Nobody likes rent-seeking, Rod (except for perhaps its primary beneficiaries). No need to create an artificial division where none exists.

  3. donb says:

    Chesapeake VP Thomas Price said:
    “I mean, this really is a zero sum game.”

    What this says to me is that Mr. Price believes that natural gas should replace coal but at no decrease in cost (perhaps increased cost!?).

    The goal for most of us who support nuclear is that power and heat from nuclear sources should be less expensive than fossil fuels, so that we have a positive sum game!

    Even if Mr. Price means that energy from natural gas should be substituted for coal one-for-one, this straight-across substitution only happens by maintaining at least the current price for energy. Decreasing the cost of energy leads to its productive use in more areas, thus more energy consumption from which we benefit.

  4. Ioannes says:

    The Sierra Club is liberal Democrat and don’t you forget it. Don’t blame conservatives for this mess. That’s all on you liberal progressives. President Bush – may God bless him – did more for nuke power than Obama ever did. You can blame Jaczko as Commission on Obama. You libs are and have always been the problem.

    • Joel Riddle says:

      A partisan-ship post from Ioannes? What a surprise.

    • Rod Adams says:

      Actually, the Sierra Club is a conservation group, started by people with conservative, admirable principles of protecting some of god’s greatest gifts to mankind. The question that should be stimulated by the post, however, is how moral is it for a business to give money with the express purpose of kneecapping a competitor? Is the Tonya Harding school of competitive behavior really acceptable?

      Is that a classical “liberal” position or a classical “conservative” action? My answer is neither. It is an unprincipled maneuver justified by pure greed.

      • Jeff S says:

        I don’t really blame Chesapeake or other LNG companies. It’s a basic, fundamental right to support whoever you want. If they saw advantage in supporting people who were attacking their competitors anyhow, I have no problem with that.

        I *do* however have a problem with the Sierra Club accepting their money, and secretly. If they’re going to accept an industry’s money, they should be up-front about it and let everyone know.

        • Friakel Wippans says:

          I DO have a serious issue with Chesapeake.

          How did they account for taxes those $26 million dollars in donation? Did they deduct what looks very much like a public relation service as charitable donations?

          What about the Sierra Club? How was it accounted? Did they file and pay the proper taxes due on a commercial service?

          I’m not just a supporter of nuclear power. I’m also a tax payer and what others fail to pay goes on the public debt tab, my and everybody else’s tab.

  5. John Englert says:

    I’m surprised you didn’t mention all the anti-nuclear columns written by Carl Pope.

    • Jeff S says:

      It’s kind of hard to draw a straight line from one to another. That is, Sierra Club has been antinuclear for a long time. The Gas Industry can easily claim that, “The enemy of my enemy is my friend”, so they supported the Sierra Club but that they did not influence SC to do or say anything they wouldn’t have said *anyhow* – just that the money allowed them to more effectively spread their message.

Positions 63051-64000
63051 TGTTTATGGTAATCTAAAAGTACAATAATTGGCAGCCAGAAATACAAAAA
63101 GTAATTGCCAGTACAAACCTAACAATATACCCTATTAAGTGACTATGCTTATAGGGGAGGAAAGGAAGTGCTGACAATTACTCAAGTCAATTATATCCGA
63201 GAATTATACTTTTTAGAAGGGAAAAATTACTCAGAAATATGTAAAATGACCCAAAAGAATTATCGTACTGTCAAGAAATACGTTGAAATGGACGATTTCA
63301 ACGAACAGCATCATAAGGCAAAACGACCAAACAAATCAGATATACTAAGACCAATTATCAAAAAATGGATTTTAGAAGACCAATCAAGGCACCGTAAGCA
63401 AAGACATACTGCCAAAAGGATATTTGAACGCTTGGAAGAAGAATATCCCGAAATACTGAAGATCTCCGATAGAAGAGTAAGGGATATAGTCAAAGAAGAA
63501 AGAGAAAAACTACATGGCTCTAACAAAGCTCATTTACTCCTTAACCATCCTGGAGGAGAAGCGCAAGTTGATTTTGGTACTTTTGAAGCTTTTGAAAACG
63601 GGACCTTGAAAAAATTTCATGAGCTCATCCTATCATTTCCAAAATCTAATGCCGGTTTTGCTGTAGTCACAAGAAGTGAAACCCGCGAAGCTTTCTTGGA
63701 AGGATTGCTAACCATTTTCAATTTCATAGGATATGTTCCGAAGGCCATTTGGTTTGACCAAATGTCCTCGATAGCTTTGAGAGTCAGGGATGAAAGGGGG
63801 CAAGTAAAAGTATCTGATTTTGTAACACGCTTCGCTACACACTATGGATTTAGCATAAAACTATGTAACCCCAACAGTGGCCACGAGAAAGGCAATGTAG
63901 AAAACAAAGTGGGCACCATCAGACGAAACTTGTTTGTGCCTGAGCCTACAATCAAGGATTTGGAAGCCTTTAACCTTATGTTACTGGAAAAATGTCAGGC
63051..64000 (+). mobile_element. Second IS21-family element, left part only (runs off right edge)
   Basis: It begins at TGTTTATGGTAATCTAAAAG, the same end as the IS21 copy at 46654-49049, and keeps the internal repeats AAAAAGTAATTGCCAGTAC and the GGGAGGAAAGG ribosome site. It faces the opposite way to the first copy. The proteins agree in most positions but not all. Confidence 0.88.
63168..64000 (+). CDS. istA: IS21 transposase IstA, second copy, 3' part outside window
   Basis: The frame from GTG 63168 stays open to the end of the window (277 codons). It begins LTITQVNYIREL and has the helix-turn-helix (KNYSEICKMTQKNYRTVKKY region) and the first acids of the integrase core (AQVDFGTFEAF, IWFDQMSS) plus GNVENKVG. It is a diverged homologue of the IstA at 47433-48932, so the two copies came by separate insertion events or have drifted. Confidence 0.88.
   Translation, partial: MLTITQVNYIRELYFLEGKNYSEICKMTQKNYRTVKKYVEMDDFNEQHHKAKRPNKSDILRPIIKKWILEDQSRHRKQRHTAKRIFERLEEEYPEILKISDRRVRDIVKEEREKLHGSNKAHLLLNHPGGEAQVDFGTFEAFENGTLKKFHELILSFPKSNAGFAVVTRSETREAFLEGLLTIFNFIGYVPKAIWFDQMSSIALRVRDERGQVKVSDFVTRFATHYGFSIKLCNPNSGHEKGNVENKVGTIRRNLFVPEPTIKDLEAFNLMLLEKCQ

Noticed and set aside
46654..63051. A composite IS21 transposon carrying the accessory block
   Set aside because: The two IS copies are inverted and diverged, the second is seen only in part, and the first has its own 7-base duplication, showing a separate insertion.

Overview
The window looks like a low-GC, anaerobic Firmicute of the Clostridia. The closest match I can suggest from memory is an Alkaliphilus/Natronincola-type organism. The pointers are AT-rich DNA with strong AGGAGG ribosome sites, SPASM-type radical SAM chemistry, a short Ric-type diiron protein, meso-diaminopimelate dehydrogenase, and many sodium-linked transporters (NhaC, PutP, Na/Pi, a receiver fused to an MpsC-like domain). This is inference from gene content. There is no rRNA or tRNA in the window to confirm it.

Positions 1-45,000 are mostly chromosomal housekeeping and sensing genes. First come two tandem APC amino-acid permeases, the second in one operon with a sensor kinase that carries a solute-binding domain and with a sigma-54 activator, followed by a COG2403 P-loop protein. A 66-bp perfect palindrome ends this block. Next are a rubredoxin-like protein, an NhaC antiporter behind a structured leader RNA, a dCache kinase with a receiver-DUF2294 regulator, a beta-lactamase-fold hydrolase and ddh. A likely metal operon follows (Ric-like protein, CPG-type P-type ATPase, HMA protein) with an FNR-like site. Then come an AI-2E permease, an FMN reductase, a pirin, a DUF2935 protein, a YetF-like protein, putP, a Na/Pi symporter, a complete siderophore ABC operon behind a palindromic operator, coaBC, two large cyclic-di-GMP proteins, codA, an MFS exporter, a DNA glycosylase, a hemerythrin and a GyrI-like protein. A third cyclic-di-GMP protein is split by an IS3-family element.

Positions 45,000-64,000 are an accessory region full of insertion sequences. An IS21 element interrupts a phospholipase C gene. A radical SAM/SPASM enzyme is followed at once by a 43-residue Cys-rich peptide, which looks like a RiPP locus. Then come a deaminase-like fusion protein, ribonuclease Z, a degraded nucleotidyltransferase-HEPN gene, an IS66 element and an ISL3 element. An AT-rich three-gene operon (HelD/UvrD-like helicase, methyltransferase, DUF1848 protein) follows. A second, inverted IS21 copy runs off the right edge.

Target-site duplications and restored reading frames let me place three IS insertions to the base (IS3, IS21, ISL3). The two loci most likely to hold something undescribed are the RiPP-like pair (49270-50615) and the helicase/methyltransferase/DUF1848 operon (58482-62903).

Sierra Club, for their part, can say much the same thing – the money didn’t change our policy – just enabled us to do and say things in ways and on media we couldn’t otherwise afford. To run campaigns we couldn’t have run without the money, but which we wanted to do anyhow.

      Of course, I’m also not so naive as to see that the money can “cement” a group into a particular position – e.g. during these periods, some of their own members were calling on them to adopt a *new* policy wrt nat gas and fracking, a policy which would have been in direct conflict with their sources of funding. Also, there are a number of environmentalists who are trying to call upon environmental organizations to change their minds and policies wrt Nuclear Power, and it’s easy to see how gas money can, again, “cement” their position so that they cannot afford to change, even if they do start to doubt that nat gas is a better alternative than nuclear power for the environment.

      • Rod Adams says:

        @Jeff S

        I did not go into the long history of corporate support for the Sierra Club in this post. However, it is interesting to note that the Sierra Club in CA once ran a campaign called “Atoms, not dams” in the early days of nuclear energy – pre 1970.

        Then, the Club decided that it would accept corporate donations. At the time, two of the largest corporations in California were Chevron and Gulf Oil. They both had some trouble with keeping their operations clean and became reliable donors to the Club. Some thought of those donations as protection money or as ways to prove that the companies really did care about the environment.

        They did not notice that there was also a sudden shift in the Club’s position about nuclear energy to be almost completely negative. Coincidence?

        It is difficult to provide links to back these assertions because I accumulated notes from dead tree sources over a long period of library research. However, here is a link to an oral history that provides some glimpses.

        Here is another fascinating viewpoint about the nuclear energy controversy within the Sierra Club between 1966 (when it passed a resolution favoring Diablo Canyon as an appropriate alternative site for a nuclear plant) and 1974 when it passed a resolution that put it squarely in the antinuclear camp.

        Pages 140-143 of In the thick of it: My life in the Sierra Club by John Michael McCloskey are also informative with regard to the Sierra Club’s energy positions